Pension-related legal bills
Jim Madaffer $244,056
Toni Atkins $185,696
Brian Maienschein $165,643
Dick Murphy $210,069
Scott Peters $134,331
Michael Zucchet $2,555
Legal bills for former Mayor Dick Murphy and current City Councilmembers Scott Peters, Toni Atkins, Jim Madaffer and Brian Maienschein are expected to be released to the public Wednesday. While they will show that the politicians' attorneys are billing the city for roughly $1.5 million in legal services related to ongoing investigations of the city's pension system, they won't indicate how that money was spent.
Instead, Mayor Jerry Sanders will release versions of the bills that have been edited by a retired judge.
Although the City Council has already approved the decision to enter into the contracts and pay the $1.5 million, how much information those bills should contain when made public has been a source of controversy for weeks, dividing the City Council and driving a wedge between the affected elected officials and Sanders, who has supported the release of unedited versions of the bills.
The debate started after the Union-Tribune requested copies of the invoices and lawyers for Murphy and several of the City Council members threatened to sue the city if they were released to the public, claiming it would violate attorney-client privilege.
Sanders then decided to allow retired Judge Robert O'Neill to review the documents and remove any information the judge feels could tread upon those rights.
Murphy and the others were forced to hire private attorneys to represent them last year after City Attorney Mike Aguirre informed them that he was investigating their role in the pension scandal and would be unable to serve as their legal representative in that matter.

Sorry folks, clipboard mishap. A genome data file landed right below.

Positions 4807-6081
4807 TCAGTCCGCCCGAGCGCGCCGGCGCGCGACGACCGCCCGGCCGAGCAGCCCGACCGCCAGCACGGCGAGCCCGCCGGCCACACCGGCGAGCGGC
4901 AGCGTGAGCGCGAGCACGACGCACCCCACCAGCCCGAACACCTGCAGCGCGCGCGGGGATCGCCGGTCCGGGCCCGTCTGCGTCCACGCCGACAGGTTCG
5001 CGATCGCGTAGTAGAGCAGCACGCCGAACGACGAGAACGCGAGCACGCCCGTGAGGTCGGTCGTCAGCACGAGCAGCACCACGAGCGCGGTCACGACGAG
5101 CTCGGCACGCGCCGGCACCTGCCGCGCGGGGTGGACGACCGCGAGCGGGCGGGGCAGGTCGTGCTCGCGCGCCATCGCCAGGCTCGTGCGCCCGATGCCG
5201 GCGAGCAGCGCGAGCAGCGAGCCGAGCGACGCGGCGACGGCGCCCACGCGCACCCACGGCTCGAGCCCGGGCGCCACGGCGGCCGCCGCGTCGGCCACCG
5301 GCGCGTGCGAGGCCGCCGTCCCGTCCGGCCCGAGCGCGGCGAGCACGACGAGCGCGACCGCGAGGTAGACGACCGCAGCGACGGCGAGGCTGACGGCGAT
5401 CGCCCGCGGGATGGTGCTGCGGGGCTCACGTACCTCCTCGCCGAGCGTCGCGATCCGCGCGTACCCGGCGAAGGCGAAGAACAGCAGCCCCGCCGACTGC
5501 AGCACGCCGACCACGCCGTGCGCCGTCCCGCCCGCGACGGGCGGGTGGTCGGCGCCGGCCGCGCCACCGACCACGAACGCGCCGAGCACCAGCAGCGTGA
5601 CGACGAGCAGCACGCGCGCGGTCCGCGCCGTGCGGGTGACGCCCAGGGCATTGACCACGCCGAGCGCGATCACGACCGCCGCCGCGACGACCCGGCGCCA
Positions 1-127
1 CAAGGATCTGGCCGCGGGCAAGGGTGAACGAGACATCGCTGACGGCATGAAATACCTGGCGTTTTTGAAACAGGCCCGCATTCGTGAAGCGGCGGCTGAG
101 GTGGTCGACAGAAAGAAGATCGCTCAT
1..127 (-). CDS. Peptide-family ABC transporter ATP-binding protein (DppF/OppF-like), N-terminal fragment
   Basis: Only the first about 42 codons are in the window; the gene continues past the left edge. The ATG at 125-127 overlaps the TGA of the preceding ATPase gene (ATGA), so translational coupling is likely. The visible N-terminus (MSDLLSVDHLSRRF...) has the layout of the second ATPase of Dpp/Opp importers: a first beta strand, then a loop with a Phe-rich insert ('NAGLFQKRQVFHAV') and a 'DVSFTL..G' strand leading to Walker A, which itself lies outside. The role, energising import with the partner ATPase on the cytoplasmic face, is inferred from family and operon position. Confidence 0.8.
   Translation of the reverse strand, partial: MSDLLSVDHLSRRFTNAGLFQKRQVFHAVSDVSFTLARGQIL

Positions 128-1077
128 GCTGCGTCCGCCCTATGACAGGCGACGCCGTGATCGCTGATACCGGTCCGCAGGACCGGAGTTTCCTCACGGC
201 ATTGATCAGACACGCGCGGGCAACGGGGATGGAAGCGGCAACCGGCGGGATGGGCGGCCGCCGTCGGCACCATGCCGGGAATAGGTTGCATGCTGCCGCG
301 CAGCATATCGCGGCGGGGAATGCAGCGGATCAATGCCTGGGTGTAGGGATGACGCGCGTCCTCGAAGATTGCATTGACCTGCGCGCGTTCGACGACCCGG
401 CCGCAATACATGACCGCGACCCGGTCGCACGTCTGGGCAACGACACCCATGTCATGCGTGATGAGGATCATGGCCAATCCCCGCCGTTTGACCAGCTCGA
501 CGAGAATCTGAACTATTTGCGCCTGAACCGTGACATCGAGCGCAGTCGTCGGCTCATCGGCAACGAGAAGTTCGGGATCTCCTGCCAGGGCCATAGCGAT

Although the public won't get to see the unedited invoices, it's possible to determine how at least a portion of that money was spent. A source knowledgeable of the U.S Attorney's investigation of the city's pension debacle told CityBeat that Murphy and the four current city officials, were all interviewed by some combination of federal investigators from the U.S. Attorney's office, the FBI and the U.S. Securities and Exchange Commission regarding their knowledge of, and involvement in, the decisions that led to the city's pension debt-now estimated at between $1.4 and $2 billion. Attorneys were present for some of those interviews.
Two weeks ago, after the indictment of five former pension officials, the same source told CityBeat that the ongoing investigation by U.S. Attorney Carol Lam has shifted its focus toward city decision makers involved in agreements made in 2002 that exacerbated the pension woes. The City Council at the time included Murphy, Peters, Madaffer, Atkins, Maienschein and Donna Frye, as well as former members Ralph Inzunza, George Stevens and Byron Wear.
A spokesperson for Madaffer referred questions regarding meetings with federal investigators to his attorney, Thomas Zaccaro, who also answers questions from the media for Murphy and Peters.
Asked on how many occasions Madaffer has met with federal investigators, Zaccaro said, "I have no comment."
Zaccaro added, "Mr. Aguirre recused himself from representing the council members on anything regarding the pension funds and instructed them to get private council.... I have been providing that representation.